I have to say upfront that I’m a sucker for the kind of story that Bridge of Spies serves up, the kind that focuses on the one guy/gal standing up against unseen, nefarious forces for what he/she believes is right for no reason other than it’s simply the right thing to do. Bridge of Spies is that kind of movie and one of the better examples of films with a crusading hero at the forefront.
Set in the late 1950s, insurance lawyer Jim Donovan (Tom Hanks) is delegated with the unenviable task of defending recently captured Russian spy Rudolf Abel (Mark Rylance) in court, which is all being done merely for show. Things take a turn for the unexpected though when Donovan doesn’t go along with the script and decides to push for an appeal after Abel is found guilty due to the lack of proper procedure used in nailing him. Donovan is the lighthouse of morals in the film, standing firm in his beliefs that at the very least, the man deserves to have a fair trial and not one where America’s values are compromised in the face of swift justice to appease an increasingly agitated and paranoid public demanding Abel be strung up. Donovan gets the appeal and is promptly thrown under the bus (or bridge, if that works better for you) by not just his peers but the American public, becoming a pariah of sorts and getting his windows shot out, as always seems to be the case with these kind of people. Stand up for the right thing and we’re gonna fuck up your house.
Things get further complicated when a spy of America’s own gets captured after a recon plane is shot down while on a top-secret mission. At the same time, an American exchange student in Germany is taken in on suspicion of being a communist spy. This all leads to the CIA stepping in and getting Donovan involved once again with Abel’s tricky situation, this time to negotiate a trade between the American, Russian and German governments to bring the Americans home in exchange for Abel. It’s all murky, convoluted stuff that’s somewhat tough to follow if you’re not paying attention, but it all really just comes down to a battle of egos and the manipulation of public perception to save face and not look like a bunch of assholes who just happen to be in charge. Just like the face of politics today!
Spielberg delivers a quaint film that has all the necessary beats a move of this type should have. It’s a loving callback to 70’s era filmmaking. Dialogue takes center stage here, and the script by Matt Charman, writing alongside Ethan and Joel Coen, is filled with with great, natural dialogue and a sense of purpose that drives the film forward to its exciting conclusion.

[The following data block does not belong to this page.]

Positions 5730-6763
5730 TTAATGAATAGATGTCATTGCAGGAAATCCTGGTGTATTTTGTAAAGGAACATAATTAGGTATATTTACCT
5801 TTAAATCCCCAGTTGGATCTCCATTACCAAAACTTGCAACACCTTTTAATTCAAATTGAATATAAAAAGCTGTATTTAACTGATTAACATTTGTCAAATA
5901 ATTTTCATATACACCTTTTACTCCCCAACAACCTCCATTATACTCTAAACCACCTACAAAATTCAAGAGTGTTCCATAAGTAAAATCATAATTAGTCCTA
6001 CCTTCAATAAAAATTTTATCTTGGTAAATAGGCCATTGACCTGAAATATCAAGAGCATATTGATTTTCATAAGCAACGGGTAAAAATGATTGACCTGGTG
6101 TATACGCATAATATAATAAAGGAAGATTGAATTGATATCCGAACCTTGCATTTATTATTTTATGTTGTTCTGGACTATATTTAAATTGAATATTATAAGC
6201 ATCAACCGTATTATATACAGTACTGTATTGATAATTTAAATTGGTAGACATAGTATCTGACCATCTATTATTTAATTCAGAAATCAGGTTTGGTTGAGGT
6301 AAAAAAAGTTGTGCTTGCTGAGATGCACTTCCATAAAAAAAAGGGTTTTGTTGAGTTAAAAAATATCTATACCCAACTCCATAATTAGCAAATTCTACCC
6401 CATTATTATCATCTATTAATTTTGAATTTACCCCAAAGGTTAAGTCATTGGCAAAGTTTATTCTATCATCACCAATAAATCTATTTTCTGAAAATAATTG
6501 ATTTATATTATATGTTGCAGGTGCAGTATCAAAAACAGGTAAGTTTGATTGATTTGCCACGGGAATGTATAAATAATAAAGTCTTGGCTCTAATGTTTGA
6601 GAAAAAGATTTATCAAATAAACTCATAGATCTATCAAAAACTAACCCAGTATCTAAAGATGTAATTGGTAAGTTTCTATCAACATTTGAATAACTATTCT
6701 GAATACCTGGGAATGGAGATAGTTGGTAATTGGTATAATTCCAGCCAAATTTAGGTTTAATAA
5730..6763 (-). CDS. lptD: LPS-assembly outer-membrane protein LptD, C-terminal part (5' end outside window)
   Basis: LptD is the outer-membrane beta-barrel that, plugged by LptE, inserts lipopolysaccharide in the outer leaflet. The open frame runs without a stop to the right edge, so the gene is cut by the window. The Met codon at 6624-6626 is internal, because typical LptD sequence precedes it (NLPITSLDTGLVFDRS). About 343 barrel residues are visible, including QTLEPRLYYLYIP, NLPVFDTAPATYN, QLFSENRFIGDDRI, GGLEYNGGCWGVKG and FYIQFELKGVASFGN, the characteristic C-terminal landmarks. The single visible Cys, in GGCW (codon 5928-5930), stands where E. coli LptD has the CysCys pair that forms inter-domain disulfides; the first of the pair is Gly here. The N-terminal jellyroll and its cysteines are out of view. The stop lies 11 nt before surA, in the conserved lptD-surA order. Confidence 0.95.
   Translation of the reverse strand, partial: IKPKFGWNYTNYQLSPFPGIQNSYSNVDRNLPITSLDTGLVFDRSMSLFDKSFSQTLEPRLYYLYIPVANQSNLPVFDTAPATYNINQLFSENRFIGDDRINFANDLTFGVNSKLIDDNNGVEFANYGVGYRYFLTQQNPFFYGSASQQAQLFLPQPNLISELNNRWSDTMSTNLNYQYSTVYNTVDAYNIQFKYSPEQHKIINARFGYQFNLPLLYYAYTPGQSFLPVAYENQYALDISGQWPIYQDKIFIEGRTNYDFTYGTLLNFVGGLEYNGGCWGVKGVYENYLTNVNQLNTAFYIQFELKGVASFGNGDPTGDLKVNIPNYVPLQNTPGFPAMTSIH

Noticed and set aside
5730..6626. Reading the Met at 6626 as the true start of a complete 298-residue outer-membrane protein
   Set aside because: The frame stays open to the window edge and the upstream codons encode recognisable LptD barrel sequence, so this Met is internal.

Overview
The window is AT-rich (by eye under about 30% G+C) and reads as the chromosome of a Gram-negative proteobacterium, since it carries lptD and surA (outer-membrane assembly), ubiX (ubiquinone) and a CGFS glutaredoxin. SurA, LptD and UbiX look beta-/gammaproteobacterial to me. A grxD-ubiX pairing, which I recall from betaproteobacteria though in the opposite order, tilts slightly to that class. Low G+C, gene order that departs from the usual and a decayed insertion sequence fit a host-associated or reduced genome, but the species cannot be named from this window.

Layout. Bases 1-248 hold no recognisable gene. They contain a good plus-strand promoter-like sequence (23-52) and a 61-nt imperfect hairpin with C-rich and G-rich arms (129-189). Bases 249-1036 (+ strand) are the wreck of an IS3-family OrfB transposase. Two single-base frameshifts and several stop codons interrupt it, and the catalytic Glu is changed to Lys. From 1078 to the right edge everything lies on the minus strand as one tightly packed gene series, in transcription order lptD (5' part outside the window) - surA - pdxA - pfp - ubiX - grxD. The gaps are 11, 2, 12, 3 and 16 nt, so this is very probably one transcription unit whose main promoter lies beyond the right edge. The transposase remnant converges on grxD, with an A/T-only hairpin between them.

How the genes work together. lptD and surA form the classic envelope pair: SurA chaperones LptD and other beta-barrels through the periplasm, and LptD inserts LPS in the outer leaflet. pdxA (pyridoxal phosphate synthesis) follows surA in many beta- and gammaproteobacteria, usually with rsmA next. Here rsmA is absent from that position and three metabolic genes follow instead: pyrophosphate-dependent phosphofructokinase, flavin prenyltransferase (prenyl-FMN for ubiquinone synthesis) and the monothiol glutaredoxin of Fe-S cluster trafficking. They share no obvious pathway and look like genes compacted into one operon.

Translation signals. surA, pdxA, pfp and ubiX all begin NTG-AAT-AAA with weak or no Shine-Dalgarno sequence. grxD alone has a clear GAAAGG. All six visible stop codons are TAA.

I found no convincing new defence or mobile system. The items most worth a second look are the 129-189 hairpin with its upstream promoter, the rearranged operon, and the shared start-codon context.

The acting in this film is uniformly excellent, which turns out to be a very good thing as the film is almost entirely dialogue driven with very little action. Thankfully, just about every performance is magnetic and there are a surprising number of laughs in the film. Hanks was born to play this sort of role, and his performance as Donovan comes off as effortless and completely engaging while retaining that signature Hanks charm. Rylance as Abel is an absolute gem in this. He grabs you and demands that you focus your attention on him whenever he’s on screen. The wordplay between him and Hanks is the soul of the film and one of the key reasons to watch.
The film looks gorgeous, at times combining the shaky, documentary camera nature of Schindler’s List with the stark, beautiful period stylings of later era Spielberg films like Munich and Catch Me If You Can. Cinematographer Janusz Kaminski goes above and beyond what’s expected of him, creating images that bounce off the screen and look quite literally like living paintings. Bridge of Spies is an absolutely stunning looking film and one that does a fantastic job of transporting you back in time to a long gone era.
About the only thing I found strange was the realization that the film wasn’t scored by John Williams, but rather a very capable Thomas Newman. Kind of sad in a way that we’re nearing the end of the Spielberg/Williams legacy, but, as we all know, all good things come to an end at some point.
Bridge of Spies may not be everyone’s cup of tea, but with Spielberg behind the wheel and the always dependable Hanks riding shotgun, it winds up being a gorgeous and well-acted Cold War era spy tale.